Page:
First, the New Testament envisioned that churches would be led by a plurality of rulers, called Elders. Thankfully, it appears that Haggard’s church had oversight which has helped mitigate the damage of this scandal. While plurality of rulers helps, I think what Paul had in mind was that Elders would form a personal bond of mutual accountability. They wouldn’t just associate during board meetings but would share their lives together, eating, drinking and living out the Christian life together. The fact is too many pastors are isolated, taught in Bible College not to get too close to parishioners in order to avoid favoritism and schism. While there is truth to those concerns, there is also a problem with isolation. Leaders fall when they get isolated just as ordinary lay Christians do. It is easier for the Lion (ie. Devil) to pick off an isolated animal from the herd than when the herd stays together.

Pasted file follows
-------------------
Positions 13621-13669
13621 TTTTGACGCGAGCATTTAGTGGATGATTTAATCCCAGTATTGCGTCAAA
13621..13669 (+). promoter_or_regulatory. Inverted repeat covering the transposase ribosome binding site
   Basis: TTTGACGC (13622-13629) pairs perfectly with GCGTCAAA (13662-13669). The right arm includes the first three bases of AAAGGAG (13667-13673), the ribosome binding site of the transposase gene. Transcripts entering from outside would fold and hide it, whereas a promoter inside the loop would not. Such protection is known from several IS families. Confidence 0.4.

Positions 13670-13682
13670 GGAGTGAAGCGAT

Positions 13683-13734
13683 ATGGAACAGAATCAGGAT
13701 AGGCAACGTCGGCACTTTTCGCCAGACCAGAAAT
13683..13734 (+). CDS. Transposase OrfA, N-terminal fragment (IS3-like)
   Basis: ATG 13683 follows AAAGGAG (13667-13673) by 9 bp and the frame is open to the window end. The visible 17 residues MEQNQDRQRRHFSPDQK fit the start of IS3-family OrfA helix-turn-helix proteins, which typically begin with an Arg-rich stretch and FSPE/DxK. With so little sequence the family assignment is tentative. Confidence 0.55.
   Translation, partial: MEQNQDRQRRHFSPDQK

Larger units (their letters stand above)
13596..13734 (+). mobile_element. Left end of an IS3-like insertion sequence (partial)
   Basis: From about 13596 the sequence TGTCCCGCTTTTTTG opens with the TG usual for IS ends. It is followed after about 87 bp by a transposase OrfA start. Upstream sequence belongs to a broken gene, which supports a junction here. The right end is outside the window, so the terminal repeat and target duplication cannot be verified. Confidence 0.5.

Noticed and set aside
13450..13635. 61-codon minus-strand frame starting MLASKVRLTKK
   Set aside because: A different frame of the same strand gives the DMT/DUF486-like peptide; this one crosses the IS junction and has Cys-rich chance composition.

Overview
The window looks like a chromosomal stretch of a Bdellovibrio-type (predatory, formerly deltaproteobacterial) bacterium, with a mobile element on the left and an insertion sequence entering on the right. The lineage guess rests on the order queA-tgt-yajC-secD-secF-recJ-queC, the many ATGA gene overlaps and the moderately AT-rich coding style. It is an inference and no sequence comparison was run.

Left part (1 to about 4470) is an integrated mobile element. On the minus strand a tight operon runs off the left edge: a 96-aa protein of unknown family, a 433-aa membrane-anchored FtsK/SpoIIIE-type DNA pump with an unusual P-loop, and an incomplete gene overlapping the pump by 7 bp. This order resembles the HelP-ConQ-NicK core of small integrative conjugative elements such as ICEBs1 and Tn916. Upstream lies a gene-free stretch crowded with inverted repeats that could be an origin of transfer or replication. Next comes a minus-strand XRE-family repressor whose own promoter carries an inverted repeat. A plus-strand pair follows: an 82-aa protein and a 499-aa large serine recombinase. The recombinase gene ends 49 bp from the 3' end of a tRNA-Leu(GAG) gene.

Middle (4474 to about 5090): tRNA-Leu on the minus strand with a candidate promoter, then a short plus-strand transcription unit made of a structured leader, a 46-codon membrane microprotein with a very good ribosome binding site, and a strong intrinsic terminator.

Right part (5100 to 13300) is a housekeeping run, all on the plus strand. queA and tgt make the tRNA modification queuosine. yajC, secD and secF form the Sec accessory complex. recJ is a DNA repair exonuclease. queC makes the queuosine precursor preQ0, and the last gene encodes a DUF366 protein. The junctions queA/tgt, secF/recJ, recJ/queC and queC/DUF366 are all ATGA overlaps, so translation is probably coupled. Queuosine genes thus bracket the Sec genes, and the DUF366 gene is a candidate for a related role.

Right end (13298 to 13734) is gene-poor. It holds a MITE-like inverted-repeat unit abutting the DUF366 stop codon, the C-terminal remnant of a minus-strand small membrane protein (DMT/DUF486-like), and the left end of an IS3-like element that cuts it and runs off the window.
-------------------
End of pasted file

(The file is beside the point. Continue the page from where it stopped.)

Second, this scandal, whatever the outcome should remind us parishioners the importance of praying for our leaders. The fact is Satan loves to take down Elders because when they fall weaker believers also fail too and become disillusioned with Church.